It’s Cricket World Cup time again and I just can’t keep myself from getting excited.
Cricket had a huge influence on my formative years.
It was my first real love affair with sport.
I remember watching every single domestic cricket game I possibly could and throwing the ball against the wall, hitting it on the rebound to perfect my shots.
As I watched the likes of Sachin Tendulkar on TV, I did so with bat in hand - imitating every single shot I thought was a good one.
The Protea fire burned deep within my heart, though.
Jonty Rhodes’ energy on the field had me diving for easy stops while fielding at point for my school’s team.
I could bowl like Allan Donald, Meyrick Pringle, Fanie de Villiers and in later years, I could even do a Gogga.
Cricket was a way of life for me.
That’s until 1999 and that run out of Donald and Lance Klusener.
Before then, cricket took priority over rugby.
But things changed on that day. It was as if my cricket heart was ripped out of my chest.
Still, every four years I find it beating again. This year is no different.
I believe South Africa have a squad capable of finally bringing home that trophy we’ve coveted for so many years.
But while I believe we have the squad to pull off the “miracle”, I believe our greatest advantage this year is the format of the tournament.
I’ve sat through every single tournament since 1992 and I’ve shared the disappointment with the team.
What I’ve noticed, though, is that we simply don’t have the “hit and run” game.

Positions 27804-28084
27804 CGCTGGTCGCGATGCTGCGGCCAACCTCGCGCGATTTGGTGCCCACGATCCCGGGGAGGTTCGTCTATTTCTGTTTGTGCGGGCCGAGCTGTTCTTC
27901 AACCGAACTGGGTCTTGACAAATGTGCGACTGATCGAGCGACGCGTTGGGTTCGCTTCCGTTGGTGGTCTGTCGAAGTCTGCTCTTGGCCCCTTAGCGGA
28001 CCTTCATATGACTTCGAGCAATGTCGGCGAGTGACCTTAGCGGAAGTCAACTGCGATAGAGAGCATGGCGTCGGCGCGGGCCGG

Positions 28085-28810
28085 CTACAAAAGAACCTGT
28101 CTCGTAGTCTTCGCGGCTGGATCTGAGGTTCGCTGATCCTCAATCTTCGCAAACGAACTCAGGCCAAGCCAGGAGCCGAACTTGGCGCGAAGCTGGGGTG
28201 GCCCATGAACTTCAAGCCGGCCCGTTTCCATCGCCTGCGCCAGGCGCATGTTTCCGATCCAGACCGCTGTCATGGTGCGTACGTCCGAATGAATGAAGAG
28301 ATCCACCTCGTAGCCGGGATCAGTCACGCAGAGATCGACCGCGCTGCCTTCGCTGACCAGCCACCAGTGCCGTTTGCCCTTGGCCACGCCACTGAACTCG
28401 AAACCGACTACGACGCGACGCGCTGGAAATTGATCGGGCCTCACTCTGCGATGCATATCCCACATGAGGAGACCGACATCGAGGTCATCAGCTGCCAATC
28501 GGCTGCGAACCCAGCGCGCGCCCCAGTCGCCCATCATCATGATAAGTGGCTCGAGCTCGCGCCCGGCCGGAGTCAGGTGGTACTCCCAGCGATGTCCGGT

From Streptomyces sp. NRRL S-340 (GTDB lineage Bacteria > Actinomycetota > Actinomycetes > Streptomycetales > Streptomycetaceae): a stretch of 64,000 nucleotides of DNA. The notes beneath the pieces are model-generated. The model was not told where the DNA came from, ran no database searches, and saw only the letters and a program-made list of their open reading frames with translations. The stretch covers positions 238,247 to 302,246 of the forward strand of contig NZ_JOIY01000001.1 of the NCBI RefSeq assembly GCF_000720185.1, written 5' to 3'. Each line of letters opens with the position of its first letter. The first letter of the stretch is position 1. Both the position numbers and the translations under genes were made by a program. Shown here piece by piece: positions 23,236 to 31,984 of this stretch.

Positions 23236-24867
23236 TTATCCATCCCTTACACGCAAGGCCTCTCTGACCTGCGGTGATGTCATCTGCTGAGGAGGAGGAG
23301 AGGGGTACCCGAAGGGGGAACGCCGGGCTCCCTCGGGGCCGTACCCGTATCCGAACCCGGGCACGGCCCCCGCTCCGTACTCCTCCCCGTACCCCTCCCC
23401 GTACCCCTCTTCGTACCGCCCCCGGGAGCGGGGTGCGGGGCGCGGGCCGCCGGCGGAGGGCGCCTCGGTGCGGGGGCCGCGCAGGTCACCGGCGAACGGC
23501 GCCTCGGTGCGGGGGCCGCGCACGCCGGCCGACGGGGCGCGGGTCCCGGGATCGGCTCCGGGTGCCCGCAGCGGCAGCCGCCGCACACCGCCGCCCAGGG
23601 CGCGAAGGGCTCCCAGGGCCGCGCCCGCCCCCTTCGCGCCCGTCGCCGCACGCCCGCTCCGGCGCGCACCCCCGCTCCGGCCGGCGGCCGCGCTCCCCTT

By that I mean we can’t do the knockout thing - South African cricket teams need time to get into gear.
This year sees the 10 teams in the tournament playing each other once in a round-robin stage, with the top four making it to the semis.
The Proteas, therefore, will play all of the big guns and the minnows once.
Nine matches in the tournament should be more than enough to settle the nerves of the players.
Yes, there will be games where they won’t perform, but I believe South Africa will grow as the tournament progresses.
The team has made their mental focus a big part of their preparation for this tournament.
And I do believe it will go a long way in a tournament designed like this.
One man who embodies the strong mentality of the South African team is Hashim Amla.
Struggling tor form for a while now, Hash scored a 50 against Sri Lanka in their first warm-up match on Friday just to announce to the Proteas fans that he is still the man to face the new ball.
Nou manne, we’ve been here before and we’ve said "this is our year" on more than one occasion.
This time, though, there are no excuses.
With a number of talented youngsters starting their international careers and a number of players on their way out, the mix of youth and experience is impressive.
If this team can’t get South Africa over the line, no other Proteas team will. Well, at least not until the next World Cup comes around - wink, wink.